The Lincoln Institute, a Washington-based black think tank, published an article titled “What Does the Future Hold for Historically Black Colleges?” in its September/October 2007 edition. It recalled the experiences of Bill Maxwell, a St. Petersburg Times columnist and editorial board member, when in 2004 he took a huge pay cut to teach journalism at Stillman College in Tuscaloosa, Alabama.
He wanted to fulfill a promise he made to professors who taught him during the 1960s at Wiley College in Marshall, Texas, and Bethune-Cookman College in Daytona Beach, two historically black colleges. He was in for surprise and disappointment.
Professor Maxwell recalls his experiences in the St. Petersburg Times. The first column, “I had a dream” (www.sptimes.com/2007/05/13/Opinion/I_had_a_dream.shtml) discusses the non-academic environment at Stillman College. His first day in his English class, Maxwell had to shout to get the class to come to order. He assigned a 500-word essay. When he read the essays, he said, “During my 18 years of previous college teaching, I had never seen such poor writing — sentence fragments, run-on sentences, misspellings, wrong words and illogical word order.” One paper read: “In my high school, prejudism were bad and people feel like nothing.” In another: “Central High kids put there nose in other people concern.”
Maxwell says that only a few students bothered to take lecture notes. He had to teach basic grammar lessons and teach students how to use a dictionary, lessons that should have been learned in elementary or junior high school. The college issued free laptops to students who maintained a passing grade-point average. Some used their computers in class for text messaging. When Maxwell confronted the students, he was met with hostility. A few students left during class to make calls or send text messages. Two female professors were threatened by two male students when they were told to put away their laptops in class.
Professor Maxwell’s second column, “A dream lay dying” relates more of his experiences at Stillman (www.sptimes.com/2007/05/20/Opinion/A_dream_lay_dying.shtml).
He recalls, “. . . nothing was more appalling than the students’ disregard for college property.” He recalls the time when the Tuscaloosa Fire Department had to put out trash can fires in King Hall, saying, “I was angry and embarrassed to see a team of white firefighters trying to save a dormitory named for the Rev. Martin Luther King Jr. that black students had trashed.” A white firefighter asked him, “Why do they do this to their own buildings?” Touring the building, Maxwell said that even without the fire it looked like a war zone. “Holes had been kicked and punched in the walls. Windows were broken, floors were scarred and most of the furniture was damaged. The two dorms routinely underwent major repairs after each semester.”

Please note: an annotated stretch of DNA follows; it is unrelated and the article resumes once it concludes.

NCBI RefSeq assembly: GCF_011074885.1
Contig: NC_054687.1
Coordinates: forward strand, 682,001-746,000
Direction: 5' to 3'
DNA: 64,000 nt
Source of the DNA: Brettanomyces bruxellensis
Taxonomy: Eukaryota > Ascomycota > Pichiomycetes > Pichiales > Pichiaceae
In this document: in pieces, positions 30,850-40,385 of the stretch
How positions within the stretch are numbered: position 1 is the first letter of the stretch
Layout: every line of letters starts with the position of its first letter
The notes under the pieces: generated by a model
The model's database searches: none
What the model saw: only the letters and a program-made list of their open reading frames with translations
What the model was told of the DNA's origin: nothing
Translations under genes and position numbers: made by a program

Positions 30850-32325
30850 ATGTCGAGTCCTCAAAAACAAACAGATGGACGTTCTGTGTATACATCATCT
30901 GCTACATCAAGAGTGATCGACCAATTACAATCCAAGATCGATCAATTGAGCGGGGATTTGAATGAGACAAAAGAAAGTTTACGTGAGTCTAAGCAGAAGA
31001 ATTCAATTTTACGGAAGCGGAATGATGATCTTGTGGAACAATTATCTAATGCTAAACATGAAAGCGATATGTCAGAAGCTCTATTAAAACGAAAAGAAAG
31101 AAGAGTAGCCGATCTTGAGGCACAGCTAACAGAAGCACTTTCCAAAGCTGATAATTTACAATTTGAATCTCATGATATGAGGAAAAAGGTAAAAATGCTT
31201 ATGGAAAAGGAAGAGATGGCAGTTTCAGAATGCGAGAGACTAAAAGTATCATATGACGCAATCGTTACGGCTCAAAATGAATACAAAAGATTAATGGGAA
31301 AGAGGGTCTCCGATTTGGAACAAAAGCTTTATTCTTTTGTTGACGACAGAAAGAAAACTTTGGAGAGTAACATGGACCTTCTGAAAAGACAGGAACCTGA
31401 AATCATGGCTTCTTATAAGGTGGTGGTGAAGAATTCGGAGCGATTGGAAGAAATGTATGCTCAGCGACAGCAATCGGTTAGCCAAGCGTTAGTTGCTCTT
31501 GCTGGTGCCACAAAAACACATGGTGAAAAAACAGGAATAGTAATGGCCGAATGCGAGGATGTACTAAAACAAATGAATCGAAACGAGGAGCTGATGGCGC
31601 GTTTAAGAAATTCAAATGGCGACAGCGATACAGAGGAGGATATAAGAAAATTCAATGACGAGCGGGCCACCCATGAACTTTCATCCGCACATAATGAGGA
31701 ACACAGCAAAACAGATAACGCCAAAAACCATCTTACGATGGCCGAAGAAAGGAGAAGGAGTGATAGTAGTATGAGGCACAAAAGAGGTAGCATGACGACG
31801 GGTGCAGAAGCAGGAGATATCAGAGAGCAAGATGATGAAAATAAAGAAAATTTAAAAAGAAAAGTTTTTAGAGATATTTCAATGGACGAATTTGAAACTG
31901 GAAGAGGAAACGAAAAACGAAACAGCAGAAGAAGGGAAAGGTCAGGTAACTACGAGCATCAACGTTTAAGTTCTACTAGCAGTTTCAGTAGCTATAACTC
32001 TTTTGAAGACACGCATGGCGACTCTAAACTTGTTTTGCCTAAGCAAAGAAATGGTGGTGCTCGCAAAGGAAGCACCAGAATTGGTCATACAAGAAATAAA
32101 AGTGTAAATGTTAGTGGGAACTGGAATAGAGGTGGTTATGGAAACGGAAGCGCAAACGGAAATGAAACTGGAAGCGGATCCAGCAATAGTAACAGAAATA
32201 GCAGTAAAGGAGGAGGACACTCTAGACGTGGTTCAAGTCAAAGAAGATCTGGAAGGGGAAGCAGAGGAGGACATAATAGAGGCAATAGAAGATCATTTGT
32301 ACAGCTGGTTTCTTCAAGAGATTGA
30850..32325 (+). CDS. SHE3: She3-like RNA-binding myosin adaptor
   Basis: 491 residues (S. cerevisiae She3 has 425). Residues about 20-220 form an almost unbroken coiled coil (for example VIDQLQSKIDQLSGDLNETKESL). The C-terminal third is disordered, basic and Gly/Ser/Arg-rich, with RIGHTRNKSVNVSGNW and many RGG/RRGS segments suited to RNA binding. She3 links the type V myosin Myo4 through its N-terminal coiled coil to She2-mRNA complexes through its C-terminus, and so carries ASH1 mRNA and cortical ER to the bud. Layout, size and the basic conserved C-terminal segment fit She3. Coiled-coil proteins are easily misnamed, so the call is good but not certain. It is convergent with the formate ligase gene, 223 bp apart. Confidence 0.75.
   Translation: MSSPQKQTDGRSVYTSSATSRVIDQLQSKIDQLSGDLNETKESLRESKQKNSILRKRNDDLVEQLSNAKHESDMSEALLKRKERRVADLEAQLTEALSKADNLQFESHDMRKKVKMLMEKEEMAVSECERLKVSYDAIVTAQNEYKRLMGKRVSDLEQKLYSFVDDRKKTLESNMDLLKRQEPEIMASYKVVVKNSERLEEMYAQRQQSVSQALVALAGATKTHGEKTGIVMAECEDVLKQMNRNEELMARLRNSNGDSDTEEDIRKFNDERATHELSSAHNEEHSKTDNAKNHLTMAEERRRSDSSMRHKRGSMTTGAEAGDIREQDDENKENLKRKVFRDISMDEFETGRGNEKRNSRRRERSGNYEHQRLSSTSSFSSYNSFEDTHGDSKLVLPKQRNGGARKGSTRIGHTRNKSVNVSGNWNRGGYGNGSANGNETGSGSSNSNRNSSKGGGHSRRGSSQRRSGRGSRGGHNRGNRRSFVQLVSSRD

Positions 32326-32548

A week before leaving Stillman for good, Maxwell saw a group of male students who habitually hung out in front of King Hall. He approached the group and asked, “Why don’t you all hang out somewhere else?” “Who you talking to, old nigger?” one replied. Maxwell said, “You give the school a bad image out here.” They laughed and dismissed him with stylized waves of the arm.
At a time of gross discrimination, black colleges were crucial. Their graduates played a vital role in the unprecedented socioeconomic progress made by black Americans. Today, there’s a question about the value of most, but not all, black colleges. According to the Journal of Blacks in Higher Education, the 2005 graduation rates at black colleges ranged from a high of 77 percent at Spelman College to a low of 7 percent at the University of the District of Columbia. Only seven black colleges, out of 53 listed, had a graduation rate of higher than 50 percent. Given these numbers, the preparation and performance of students at most black colleges, one has ask whether these colleges have outlived their usefulness.
Walter E. Williams is a professor of economics at George Mason University. To find out more about Walter E. Williams and read features by other Creators Syndicate writers and cartoonists, visit the Creators Syndicate Web page at www.creators.com.
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